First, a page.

Marsala is a seaport city located in the Province of Trapani on the island of Sicily in Italy. The low coast on which it is situated is the westernmost point of the island. It is best known as the source of Marsala wine.
The town is situated on the Mediterranean coast, in the south-western side of Sicily. It lies on the road between Trapani and Mazara del Vallo.
- Little remains of the ancient Lilybaeum. Fragments of the city walls, squared stones, and some foundations of buildings between the walls and the sea are visible. The so-called grotto and spring of the Sibyl is located under the church of San Giovanni Battista (1555), and is traditionally considered the tomb of the Cuman or Siculian Sibyl.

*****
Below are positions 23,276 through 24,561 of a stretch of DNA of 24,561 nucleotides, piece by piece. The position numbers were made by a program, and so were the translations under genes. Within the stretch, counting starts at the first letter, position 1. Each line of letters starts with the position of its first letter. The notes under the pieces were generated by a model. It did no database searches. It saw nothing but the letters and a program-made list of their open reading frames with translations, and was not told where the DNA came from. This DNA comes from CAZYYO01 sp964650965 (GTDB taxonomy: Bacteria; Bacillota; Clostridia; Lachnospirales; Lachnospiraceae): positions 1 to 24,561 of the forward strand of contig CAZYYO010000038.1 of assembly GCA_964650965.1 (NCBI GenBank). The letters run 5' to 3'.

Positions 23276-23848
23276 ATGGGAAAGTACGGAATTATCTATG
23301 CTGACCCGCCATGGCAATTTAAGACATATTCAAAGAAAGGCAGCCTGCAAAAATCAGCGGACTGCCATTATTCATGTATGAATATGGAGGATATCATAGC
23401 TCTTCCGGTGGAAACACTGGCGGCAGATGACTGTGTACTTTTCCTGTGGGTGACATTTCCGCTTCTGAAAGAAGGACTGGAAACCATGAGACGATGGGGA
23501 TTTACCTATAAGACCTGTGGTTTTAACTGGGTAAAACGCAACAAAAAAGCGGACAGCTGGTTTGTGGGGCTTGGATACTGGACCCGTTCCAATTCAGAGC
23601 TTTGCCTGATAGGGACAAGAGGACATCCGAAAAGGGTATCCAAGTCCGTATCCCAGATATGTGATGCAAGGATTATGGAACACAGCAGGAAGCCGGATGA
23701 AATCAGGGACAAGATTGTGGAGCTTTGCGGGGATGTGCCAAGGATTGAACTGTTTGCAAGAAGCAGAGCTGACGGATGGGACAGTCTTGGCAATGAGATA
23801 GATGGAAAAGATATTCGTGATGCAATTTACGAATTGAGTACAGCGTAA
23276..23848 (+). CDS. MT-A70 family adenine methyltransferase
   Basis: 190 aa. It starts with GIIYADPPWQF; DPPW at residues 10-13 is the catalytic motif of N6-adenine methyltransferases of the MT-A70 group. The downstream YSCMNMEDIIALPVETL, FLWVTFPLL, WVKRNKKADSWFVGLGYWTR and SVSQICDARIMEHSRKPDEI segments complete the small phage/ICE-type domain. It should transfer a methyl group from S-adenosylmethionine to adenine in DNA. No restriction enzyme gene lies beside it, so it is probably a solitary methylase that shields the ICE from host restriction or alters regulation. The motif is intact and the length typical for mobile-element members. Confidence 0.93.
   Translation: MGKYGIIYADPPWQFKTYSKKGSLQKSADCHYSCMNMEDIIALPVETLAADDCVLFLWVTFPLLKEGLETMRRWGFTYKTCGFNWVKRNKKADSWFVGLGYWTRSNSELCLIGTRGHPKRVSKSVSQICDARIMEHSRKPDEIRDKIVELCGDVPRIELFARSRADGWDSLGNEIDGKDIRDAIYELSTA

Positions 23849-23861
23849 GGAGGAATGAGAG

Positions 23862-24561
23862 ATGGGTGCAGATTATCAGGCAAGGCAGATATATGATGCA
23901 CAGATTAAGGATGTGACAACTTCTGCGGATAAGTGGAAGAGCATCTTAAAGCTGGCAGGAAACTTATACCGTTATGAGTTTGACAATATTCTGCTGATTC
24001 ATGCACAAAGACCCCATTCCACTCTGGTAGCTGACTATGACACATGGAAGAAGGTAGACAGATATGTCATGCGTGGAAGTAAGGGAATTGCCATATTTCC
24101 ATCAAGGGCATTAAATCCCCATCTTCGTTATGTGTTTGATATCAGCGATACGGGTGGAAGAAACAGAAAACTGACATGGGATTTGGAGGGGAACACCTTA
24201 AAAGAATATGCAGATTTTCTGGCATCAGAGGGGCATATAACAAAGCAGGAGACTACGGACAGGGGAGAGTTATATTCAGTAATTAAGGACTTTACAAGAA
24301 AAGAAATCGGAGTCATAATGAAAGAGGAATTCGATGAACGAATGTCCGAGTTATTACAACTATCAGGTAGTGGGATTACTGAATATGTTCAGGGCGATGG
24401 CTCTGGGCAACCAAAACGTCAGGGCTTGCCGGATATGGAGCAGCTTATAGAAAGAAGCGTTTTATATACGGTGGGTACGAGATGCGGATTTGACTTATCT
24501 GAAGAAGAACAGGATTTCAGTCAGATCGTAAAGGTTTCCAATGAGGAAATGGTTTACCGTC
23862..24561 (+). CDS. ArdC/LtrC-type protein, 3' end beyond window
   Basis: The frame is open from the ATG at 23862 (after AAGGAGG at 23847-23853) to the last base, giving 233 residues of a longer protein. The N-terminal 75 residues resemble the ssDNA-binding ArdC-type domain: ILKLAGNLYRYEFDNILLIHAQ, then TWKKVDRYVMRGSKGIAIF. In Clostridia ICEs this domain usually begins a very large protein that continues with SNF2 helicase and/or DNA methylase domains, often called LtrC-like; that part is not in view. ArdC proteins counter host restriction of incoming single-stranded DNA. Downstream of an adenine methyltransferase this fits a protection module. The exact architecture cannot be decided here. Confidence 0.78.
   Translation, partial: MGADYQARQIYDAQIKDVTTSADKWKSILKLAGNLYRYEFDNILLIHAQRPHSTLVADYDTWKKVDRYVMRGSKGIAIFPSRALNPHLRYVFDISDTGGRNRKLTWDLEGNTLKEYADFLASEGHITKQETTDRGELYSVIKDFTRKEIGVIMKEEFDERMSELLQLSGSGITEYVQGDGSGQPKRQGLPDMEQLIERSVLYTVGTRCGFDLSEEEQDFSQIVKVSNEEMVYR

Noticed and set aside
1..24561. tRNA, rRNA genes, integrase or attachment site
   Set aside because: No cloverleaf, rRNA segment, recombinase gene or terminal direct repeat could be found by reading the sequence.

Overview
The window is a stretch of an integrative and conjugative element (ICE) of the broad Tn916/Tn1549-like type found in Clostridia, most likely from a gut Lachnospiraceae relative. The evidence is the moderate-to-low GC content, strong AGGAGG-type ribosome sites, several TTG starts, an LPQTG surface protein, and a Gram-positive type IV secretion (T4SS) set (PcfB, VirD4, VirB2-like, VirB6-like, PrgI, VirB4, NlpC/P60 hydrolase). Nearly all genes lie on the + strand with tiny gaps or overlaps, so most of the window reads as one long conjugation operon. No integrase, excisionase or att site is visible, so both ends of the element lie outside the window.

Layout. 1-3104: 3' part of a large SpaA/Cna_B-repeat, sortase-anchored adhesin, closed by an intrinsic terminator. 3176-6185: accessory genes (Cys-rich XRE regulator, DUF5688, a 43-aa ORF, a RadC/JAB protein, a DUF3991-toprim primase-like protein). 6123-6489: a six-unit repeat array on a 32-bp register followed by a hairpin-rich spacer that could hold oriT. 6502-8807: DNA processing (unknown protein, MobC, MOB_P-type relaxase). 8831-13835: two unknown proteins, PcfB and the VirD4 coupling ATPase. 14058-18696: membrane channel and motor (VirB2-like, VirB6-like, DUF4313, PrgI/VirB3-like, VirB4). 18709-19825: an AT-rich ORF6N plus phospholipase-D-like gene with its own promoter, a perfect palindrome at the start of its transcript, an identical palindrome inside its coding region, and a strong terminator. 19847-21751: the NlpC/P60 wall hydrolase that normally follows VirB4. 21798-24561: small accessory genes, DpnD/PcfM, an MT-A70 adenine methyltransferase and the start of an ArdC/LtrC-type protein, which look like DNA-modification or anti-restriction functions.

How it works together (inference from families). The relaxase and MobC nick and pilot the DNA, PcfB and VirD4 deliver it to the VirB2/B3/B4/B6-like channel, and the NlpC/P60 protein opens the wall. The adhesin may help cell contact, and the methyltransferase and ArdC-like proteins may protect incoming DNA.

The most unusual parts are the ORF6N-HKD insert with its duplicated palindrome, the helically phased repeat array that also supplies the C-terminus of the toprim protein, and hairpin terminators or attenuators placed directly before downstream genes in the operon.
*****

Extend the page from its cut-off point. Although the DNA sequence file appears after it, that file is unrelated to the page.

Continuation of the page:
- To the east of the town is a great fosse which defended it on the land side, and beyond this again are quarries like those of Syracuse on a small scale.
- The modern town takes the shape of the Roman camp within the earlier city, one of the gates of which still existed in 1887. Sights include the campanile and convent of the Annunziata, and the Baroque Church of the Purgatory.
- The main street (the Cassaro) perpetuates the name castrum. The Biagio Anselmi Archaeological Museum houses an example of Carthaginian ship used during the Battle of the Aegates Islands (241 BC), as well as other ancient remains from the area.
- Natural sights include the stagnone ("Big Marsh") lagoon preserved area.